The Rev. Joseph Lowery, a long-time civil rights activist and the co-founder of the Southern Christian Leadership Conference, was among the speakers the funeral of Rosa Parks. Lowery was also active in the movement to desegregate public transportation in Alabama in the early 1950’s. [includes rush transcript]
- Rev. Joseph Lowery, long-time civil rights activist and the co-founder of the Southern Christian Leadership Conference, speaking Nov. 2nd, 2005 in Detroit, Michigan.
AMY GOODMAN: Among the other speakers, Reverend Joseph Lowery, long-time civil rights activist, co-founder of the Southern Christian Leadership Conference. He was also active in the movement to desegregate public transportation in Alabama in the early 1950s. This is Reverend Lowery.
REV. JOSEPH LOWERY: Can’t do justice to Rosa Parks letting your tribute end in ceremony. You have to move from ceremony to sacrament. Sacrament takes up where ceremony leaves off. See, ceremony is like putting a ring on her finger at the wedding, but sacrament is ringing her life with love and joy every day and every hour. Sacrament — baptism is a ceremony, but living holy after the baptism is sacramental. And I believe if we could do justice to Sister Parks, we must not stop with sacrament.
The President of these United States engaged in ceremony in the rotunda, but he stopped short of sacrament when he missed an opportunity to name somebody to the courts in the spirit of Rosa Parks, for diversity and minority rights. He stopped short of sacrament.
I call upon you today, let’s don’t stop with this ceremony. You must move from ceremony to sacrament. Sacramental honor means that never again can you let an election pass without getting up and casting your vote. Sacrament means that we must not tolerate homelessness and hunger in the midst of our community. Sacrament means that we know where the weapons of mass destruction are. They are not in Iraq. They’re in Detroit and Chicago and Atlanta and Montgomery. That’s where the weapons of mass destruction are.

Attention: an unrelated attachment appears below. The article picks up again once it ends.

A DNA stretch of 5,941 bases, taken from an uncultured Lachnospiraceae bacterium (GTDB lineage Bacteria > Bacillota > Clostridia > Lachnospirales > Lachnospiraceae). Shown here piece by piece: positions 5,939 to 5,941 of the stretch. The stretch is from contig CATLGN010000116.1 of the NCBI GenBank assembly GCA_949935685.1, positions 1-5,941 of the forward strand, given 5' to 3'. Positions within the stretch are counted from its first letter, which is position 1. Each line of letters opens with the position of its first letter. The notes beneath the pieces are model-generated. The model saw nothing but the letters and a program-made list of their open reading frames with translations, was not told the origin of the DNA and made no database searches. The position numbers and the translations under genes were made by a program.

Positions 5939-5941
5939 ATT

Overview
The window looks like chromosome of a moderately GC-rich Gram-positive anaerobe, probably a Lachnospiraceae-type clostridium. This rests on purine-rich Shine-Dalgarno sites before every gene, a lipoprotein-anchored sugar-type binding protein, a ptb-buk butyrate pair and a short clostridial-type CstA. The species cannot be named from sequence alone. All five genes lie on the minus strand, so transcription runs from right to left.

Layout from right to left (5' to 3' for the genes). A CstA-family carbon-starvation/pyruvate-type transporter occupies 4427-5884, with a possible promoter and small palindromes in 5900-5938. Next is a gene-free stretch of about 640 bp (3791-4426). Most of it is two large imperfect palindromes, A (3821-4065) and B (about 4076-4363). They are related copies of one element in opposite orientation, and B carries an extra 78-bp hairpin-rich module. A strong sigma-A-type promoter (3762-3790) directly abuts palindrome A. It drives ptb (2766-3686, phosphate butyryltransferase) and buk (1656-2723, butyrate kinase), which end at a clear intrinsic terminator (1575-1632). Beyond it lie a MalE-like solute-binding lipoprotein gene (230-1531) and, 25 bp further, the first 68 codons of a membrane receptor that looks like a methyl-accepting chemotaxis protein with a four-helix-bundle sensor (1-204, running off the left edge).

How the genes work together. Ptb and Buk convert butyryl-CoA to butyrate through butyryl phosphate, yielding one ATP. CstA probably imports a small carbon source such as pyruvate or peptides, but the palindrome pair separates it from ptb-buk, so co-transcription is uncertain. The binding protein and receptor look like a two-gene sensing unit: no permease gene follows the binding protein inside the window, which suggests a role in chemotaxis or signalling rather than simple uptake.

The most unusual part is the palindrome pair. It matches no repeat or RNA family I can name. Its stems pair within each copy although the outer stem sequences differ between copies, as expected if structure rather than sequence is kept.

50 million people in this country with no health insurance. That’s a weapon of mass destruction. Minimum wage is a weapon of mass destruction. And in the spirit of Rosa Parks, as I take my seat, we must sacramentally understand that drug addiction and drug selling is a weapon of mass self-destruction, and in the spirit of Rosa Parks, we must rise up and sacramentally share that addiction. Finally, we must understand in the spirit of Rosa Parks, in the spirit of saintly womanhood, we must teach our young people as children to stop having children; that’s a weapons of mass self-destruction.
So, I come — I go to take my seat now, calling you to go from ceremony to sacrament. Sitting in Montgomery the other day, as I spoke with Dr. Condoleezza Rice, the Secretary of State, old home girl from Alabama, and I took advantage of the moment, because she couldn’t move. She had to sit there and hear what I had to say. I’m coming, Mr. Mayor. Well, I come all the way from Atlanta, you ought to give me an extra minute. I said to Condoleezza — she made a beautiful tribute to Ms. Parks — but I said, "Dr. Rice, Sister Secretary of State, what a glorious tribute it would be if you and the governor of Alabama and the mayor of Montgomery would join John Conyers and Sister Kilpatrick and John Lewis in extending the Voting Rights Act."
AMY GOODMAN: The Reverend Joseph Lowery, co-founder of the Southern Christian Leadership Conference.